For the record, I will say Mr Granger possesses a very likeable personality, sounded very statesman-like at times, is very knowledgeable and is very detailed on the national issues he deals with daily as leader of the parliamentary opposition.
If he disappoints me – and he has – it is on the question of an apology for the excesses during that long reign of the PNC. (His position may be a reflection of the internal politics of his party.) A ‘political apology’ from a head of state for a war his nation waged on another 50 years ago not only brings healing but opens up conversations and opportunities for trade and better relationships. Similarly, an apology from a party leader for the “excesses” of his party which ruled 30 years ago can do the same for disaffected racial groups – promote healing, restart conversations and most importantly, win support – and much needed votes in a new round of elections.
Mr Granger and the PNC have got to face squarely the racial and political arithmetic of Guyana: Africans at 30 per cent, Indians at 44 per cent of the electorate, and the fact that the majority vote race. In New York City, a candidate running for city-wide office has to devise a hundred strategies – one for each of a hundred different ethnicities and nationalities. In Guyana the PNC needs only two – one for the Amerindians and one for the Indian-Guyanese. The PNC, to have a decent shot at any upcoming elections must set a target of winning at least 10-12 per cent of the Indian vote. And, trust me on this one – it is not in the Guyanese people’s DNA to vote race. They are no different from any other people on planet earth. Ten to fifteen to twenty per cent of the people will vote on issues. If they haven’t in the last 60-years, it is because the founder-leaders of parties stayed on until death and we the people turned them into deities – and also because of the excesses of the long reign of the PNC. You need an electoral strategy to make your candidate and party appealing to your target constituency.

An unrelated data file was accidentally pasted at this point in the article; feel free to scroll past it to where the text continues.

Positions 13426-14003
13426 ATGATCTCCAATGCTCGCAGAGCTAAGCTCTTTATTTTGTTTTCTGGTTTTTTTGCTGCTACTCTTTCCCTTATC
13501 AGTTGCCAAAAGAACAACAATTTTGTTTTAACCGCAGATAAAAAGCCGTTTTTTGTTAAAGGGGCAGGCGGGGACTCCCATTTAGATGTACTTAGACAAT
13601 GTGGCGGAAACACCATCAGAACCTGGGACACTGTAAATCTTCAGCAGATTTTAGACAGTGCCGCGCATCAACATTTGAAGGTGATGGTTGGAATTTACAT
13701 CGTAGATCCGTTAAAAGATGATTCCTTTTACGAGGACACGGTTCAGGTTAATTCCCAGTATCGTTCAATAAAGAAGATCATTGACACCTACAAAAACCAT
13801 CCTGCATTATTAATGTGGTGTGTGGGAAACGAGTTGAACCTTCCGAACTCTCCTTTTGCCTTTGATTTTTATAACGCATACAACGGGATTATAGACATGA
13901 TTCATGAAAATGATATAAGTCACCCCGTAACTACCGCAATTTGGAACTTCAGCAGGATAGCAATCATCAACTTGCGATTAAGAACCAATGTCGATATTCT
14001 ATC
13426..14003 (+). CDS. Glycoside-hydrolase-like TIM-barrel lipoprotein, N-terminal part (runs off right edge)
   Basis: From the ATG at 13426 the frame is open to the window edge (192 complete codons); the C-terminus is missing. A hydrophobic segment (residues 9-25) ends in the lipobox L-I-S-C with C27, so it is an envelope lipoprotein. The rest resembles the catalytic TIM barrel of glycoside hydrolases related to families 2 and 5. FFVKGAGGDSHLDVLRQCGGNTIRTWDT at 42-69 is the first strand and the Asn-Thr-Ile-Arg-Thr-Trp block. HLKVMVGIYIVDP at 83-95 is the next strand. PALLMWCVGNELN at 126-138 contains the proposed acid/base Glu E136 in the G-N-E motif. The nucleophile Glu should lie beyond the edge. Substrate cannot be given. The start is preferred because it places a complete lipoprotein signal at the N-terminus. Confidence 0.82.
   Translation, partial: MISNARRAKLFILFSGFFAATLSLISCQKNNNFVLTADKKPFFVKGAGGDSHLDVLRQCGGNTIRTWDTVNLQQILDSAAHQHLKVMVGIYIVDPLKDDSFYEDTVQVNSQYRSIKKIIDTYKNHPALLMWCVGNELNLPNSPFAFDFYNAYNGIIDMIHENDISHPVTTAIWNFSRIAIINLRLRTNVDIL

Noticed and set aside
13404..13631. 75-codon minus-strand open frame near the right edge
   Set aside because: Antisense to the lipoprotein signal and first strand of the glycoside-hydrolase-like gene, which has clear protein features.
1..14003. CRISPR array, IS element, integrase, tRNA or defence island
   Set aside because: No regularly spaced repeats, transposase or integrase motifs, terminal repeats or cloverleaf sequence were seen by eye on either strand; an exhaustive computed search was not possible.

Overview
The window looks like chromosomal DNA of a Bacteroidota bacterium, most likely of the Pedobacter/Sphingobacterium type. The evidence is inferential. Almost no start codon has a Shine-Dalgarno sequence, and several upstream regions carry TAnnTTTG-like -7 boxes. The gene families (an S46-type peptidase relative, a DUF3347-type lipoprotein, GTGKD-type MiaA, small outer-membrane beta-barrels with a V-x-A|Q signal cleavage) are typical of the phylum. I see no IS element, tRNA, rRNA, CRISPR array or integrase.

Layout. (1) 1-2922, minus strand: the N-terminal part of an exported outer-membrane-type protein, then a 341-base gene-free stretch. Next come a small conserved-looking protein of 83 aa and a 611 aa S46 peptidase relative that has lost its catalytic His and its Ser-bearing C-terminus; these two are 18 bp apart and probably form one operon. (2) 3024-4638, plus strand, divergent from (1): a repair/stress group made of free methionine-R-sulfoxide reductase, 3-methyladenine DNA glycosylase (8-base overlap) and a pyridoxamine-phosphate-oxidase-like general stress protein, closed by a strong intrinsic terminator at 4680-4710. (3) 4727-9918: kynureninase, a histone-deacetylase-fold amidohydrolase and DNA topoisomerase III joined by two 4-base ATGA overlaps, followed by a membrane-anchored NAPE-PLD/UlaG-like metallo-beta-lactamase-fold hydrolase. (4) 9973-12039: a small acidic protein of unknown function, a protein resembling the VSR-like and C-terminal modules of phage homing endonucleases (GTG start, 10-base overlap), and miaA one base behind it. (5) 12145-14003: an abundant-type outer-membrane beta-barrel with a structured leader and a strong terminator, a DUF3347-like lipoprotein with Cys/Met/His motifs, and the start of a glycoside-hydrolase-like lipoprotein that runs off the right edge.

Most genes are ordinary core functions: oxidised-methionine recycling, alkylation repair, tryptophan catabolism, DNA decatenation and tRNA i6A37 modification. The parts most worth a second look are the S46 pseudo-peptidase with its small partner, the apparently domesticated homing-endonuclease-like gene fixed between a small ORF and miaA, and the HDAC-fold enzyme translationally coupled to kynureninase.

One question that should have been asked: Should Mr Granger win the next election and become the next president, and assuming his prime ministerial candidate is an Indian-Guyanese, would he/she be allowed to succeed to the presidency in the event of the president becoming incapacitated for any reason? Has the culture within the PNC changed sufficiently to make this event possible? (We know what happened in the ruling PPP – twice the presidency became vacant, and the African Prime Minister could not succeed to the presidency, all because he was of the wrong race.) The window-dressing concept has become deeply embedded in our politics. And it is time end it.
Post-meeting reflection: It appears this meeting was significant not for what was discussed – but for the fact that a taboo has been broken. An African-Guyanese leader wasn’t supposed to ever to come to Richmond Hill, Queens and parley with Indo-Guyanese. If Indo-Guyanese continue to hold these views, the concept of a Guyanese nation will exist only superficially, and the idea of a genuine multi-racial democracy will never be given a chance to take shape.